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Wolf blows Legislature a kiss

In the final Corbett v. Wolf debate, the Democratic challenger sides with the Legislature on it size.

Perhaps it's pragmatism. Or pure politics. Or a personally-held belief.

Whatever it is, Democrat Tom Wolf, in the final debate with Republican Gov. Corbett Wednesday night in Pittsburgh, sided with the Legislature -- or, as it's known in some progressive circles, Pennsylvania's root of all evil.

When asked whether the nation's largest full-time Legislature should be reduced in size, Democrat Wolf said no.

I'd note, as I have for years, Pennsylvania's 253-member body is one of just three full-time legislatures, along with California and New York, operating at high cost with a huge staff funded by taxpayers, in our case to the tune of nearly $300 million a-year.

I'd also note our Legislature has a well-earned reputation for corruption and ineptitude.

Now perhaps Mr. Wolf has no appetite for the fight that would require lawmakers to reduce their own head count by voting in two successive sessions to get the issue on a statewide ballot to change the constitution (no easy task, I'll grant).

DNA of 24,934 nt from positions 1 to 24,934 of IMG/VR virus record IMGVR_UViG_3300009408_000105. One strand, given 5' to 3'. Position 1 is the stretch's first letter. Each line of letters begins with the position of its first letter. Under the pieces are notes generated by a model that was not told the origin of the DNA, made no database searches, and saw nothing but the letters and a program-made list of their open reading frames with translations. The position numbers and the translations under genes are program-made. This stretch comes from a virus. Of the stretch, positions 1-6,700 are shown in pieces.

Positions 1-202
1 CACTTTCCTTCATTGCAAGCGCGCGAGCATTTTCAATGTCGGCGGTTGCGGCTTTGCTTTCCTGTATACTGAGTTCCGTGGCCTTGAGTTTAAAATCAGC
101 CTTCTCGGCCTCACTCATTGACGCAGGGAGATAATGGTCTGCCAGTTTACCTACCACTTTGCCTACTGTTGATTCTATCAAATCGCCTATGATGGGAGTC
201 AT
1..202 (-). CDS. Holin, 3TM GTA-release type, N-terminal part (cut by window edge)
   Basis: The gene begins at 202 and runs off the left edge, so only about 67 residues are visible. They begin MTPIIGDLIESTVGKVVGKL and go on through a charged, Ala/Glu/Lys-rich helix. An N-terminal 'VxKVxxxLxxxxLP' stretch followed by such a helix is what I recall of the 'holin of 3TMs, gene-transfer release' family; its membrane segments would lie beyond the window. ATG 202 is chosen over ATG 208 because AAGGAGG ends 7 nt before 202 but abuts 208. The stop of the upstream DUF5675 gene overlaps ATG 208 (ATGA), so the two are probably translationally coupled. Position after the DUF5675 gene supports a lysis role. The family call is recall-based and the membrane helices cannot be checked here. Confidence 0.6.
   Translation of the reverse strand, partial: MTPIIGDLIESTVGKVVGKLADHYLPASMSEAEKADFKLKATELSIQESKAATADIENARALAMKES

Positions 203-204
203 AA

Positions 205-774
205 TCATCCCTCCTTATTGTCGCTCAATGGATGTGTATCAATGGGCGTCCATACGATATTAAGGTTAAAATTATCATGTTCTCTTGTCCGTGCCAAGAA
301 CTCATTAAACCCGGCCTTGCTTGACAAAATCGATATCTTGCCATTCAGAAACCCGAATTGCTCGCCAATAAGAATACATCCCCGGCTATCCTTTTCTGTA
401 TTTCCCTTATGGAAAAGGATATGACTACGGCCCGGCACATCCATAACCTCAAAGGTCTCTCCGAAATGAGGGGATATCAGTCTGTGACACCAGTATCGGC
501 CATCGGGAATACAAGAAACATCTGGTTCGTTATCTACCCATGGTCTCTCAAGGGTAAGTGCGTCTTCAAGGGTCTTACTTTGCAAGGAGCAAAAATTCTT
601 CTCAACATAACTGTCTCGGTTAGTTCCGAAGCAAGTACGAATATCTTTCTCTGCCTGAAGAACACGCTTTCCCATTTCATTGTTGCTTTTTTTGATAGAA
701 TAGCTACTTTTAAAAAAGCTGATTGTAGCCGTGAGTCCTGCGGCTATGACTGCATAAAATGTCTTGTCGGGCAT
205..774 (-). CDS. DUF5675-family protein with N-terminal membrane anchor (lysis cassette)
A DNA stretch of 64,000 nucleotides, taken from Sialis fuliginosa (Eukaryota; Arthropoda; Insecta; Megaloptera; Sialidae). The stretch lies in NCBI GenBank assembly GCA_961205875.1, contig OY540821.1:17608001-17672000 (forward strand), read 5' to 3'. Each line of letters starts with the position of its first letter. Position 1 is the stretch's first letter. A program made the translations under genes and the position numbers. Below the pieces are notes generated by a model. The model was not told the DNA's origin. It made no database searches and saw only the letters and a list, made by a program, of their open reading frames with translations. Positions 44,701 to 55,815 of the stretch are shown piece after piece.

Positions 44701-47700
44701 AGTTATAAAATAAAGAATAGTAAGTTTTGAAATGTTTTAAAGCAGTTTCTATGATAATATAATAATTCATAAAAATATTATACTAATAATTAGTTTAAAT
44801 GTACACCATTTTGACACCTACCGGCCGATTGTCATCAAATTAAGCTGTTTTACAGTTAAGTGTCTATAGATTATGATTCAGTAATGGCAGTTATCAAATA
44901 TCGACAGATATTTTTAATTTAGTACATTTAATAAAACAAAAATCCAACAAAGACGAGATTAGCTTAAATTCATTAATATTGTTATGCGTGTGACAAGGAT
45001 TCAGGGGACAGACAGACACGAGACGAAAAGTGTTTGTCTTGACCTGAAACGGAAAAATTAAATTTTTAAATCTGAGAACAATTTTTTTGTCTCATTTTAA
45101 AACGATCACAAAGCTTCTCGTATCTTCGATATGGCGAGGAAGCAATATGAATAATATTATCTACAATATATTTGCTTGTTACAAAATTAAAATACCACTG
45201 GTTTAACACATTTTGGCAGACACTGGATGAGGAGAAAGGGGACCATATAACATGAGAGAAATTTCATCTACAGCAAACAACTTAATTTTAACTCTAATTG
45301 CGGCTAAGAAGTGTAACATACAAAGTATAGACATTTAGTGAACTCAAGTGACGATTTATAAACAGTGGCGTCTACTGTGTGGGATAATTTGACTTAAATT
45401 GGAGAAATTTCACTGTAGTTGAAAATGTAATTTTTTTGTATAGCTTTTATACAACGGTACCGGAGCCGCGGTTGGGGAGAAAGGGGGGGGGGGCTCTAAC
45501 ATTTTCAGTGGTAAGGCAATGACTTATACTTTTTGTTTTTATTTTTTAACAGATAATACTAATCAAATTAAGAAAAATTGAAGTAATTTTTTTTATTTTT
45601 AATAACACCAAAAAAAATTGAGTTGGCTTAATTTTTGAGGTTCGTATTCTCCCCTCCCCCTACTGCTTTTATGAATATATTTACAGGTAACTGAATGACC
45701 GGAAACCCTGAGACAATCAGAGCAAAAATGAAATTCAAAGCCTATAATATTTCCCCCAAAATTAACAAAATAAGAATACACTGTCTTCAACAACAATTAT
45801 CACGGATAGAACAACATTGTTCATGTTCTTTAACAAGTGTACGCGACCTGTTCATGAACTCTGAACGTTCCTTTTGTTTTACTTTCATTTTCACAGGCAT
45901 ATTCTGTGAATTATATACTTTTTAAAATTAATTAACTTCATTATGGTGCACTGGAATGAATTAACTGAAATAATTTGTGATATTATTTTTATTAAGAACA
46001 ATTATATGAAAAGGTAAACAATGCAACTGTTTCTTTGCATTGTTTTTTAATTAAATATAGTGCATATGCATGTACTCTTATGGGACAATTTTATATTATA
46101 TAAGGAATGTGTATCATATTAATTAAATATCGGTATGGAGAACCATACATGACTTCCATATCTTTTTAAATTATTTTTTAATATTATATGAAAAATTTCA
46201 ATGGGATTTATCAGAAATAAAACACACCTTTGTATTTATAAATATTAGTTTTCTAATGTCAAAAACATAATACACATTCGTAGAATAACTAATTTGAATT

Or maybe since Wolf leads Corbett by double-digits he's thinking if he becomes governor he needs to work with this crowd so why not get things off to a good start by signaling long-term job security. (Incumbents, as you know, almost never lose.)

What he said is a larger legislature is better for Democracy. Okay, maybe he believes that.

Corbett, on the other hand, had no qualms about going after the folks who did little for him (even though both House and Senate are run by his own party). He said he supports cutting the size AND making the body part-time, as is the case in many other states.

This could simply be a Democrat favoring larger government and a Republican favoring less government.

If so, we have an instance in which Wolf is not the unconventional politician that he claims to be.